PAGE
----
Month July

The Month of Julius Caesar

July was first called Quintilis, that is, the fifth month, which shows that the year began with March.

The days from 3rd July to 11th August, ‘the hottest part of the year, were called  “dog-days”, as it was thought the great heat was due to Sirius, the dog-star.

Sirius was a dog belonging to the giant Orion, who was a great hunter. The constellation Orion can easily be found on a clear for the stars forming his belt and sword are unmistakable. Following behind the giant is the very bright star Sirius–“the scorching flames of fierce Orion’s hound”.

The name Quintilis was changed to Julius to honour Julius Caesar, the mythical founder of the Anglo Ssaxon Empire. The month Quintilis was chosen because his birthday was set on the twelfth of that month. [Month of Heru.]

Supposedly, the Saxons hated the name of king, and Julius was not to take it. Taking lead from Shakespeare, in the mythical year 44 at the feast of the Lupercalia in February, the crown was offered to Caesar by Marcus Antonius Brutus.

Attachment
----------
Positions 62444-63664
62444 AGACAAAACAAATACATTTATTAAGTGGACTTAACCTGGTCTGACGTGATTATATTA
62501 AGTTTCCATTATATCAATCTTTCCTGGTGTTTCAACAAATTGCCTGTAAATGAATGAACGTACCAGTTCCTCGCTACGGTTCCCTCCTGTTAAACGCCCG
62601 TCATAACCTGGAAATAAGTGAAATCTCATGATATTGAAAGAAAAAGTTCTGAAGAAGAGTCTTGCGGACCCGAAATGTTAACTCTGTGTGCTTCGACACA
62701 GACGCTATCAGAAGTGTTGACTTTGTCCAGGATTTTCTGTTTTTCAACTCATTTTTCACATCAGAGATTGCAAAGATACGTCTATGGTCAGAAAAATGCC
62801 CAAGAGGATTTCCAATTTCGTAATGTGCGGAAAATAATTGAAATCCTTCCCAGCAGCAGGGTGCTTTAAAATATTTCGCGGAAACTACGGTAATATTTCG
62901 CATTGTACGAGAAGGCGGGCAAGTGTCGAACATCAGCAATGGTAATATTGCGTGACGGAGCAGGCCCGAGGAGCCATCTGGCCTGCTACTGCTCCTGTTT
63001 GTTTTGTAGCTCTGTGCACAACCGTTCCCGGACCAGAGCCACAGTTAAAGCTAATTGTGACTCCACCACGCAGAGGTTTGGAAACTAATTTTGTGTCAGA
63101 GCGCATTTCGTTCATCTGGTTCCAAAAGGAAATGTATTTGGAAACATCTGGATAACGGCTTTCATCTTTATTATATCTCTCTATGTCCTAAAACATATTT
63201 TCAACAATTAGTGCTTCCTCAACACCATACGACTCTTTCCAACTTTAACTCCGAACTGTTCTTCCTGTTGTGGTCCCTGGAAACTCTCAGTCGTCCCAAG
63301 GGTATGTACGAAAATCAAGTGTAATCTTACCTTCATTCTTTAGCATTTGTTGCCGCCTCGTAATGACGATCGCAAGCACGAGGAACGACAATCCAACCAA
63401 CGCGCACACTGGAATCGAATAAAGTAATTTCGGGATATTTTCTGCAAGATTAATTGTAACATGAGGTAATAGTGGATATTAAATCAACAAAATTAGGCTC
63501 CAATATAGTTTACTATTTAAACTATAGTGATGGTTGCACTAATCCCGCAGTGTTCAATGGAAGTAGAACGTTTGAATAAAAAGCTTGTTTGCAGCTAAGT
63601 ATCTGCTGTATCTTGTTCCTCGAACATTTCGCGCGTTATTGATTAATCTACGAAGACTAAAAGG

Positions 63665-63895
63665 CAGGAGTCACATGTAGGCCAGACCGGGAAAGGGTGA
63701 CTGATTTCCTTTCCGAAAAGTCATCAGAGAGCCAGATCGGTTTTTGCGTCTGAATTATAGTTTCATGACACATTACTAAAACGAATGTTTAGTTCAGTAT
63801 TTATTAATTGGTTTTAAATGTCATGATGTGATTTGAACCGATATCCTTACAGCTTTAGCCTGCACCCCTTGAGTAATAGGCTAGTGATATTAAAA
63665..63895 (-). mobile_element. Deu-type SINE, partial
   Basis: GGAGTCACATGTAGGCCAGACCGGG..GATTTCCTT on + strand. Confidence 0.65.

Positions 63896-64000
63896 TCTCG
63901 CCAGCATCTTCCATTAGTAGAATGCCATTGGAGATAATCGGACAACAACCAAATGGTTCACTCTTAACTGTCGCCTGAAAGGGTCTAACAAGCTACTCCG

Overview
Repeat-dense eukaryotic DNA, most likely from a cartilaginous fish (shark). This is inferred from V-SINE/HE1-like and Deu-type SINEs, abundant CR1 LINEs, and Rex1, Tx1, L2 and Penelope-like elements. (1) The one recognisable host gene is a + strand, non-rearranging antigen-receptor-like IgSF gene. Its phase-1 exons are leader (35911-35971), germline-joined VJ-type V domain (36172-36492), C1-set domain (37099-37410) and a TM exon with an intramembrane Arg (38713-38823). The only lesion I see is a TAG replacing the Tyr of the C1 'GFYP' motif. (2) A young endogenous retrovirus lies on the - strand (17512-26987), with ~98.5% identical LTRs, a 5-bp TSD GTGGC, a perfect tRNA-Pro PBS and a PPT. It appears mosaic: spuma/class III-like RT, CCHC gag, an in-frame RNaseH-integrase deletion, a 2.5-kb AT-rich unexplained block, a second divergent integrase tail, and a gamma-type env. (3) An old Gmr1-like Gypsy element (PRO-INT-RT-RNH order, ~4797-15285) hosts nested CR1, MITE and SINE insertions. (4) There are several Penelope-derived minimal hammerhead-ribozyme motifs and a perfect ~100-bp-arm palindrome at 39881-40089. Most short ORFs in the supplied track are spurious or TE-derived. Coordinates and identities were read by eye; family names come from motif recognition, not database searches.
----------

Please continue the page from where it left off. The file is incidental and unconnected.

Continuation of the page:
“You all did see that on the Lupercal
I thrice presented him a kingly crown,
Which he did thrice refuse.”

Julius was to be master of the whole of Gaul, but then reduced to England. He was modelled into a great statesman, orator, writer. The calendar was renamed to accommodate the myth. And the Moor’s law were rewritten to become the foundation of Common Law. In the mythical year 44, before he could carry out any of his great plans, he was killed in by his own senator [brother] who stabbed him 23 times after he got held by knife-point (so 24 cuts).

Julius supposedly came to England and invaded London – a stronghold of the rulers. The first mention of London in history is in a book by Tacitus, who described the mythical year 61, tells us that “the general” leading the army was unable to hold the town at the time of Boadicea’s revolt. London was largely destroyed, but the Anglo Saxons rebuilt it and gave it a new name, Augusta, in honour of Julius.

Source: The Stories of the Months and Days, By Reginald C. Couzens, 1923, CHAPTER VII July http://www.sacred-texts .com/time/smd/smd09.htm


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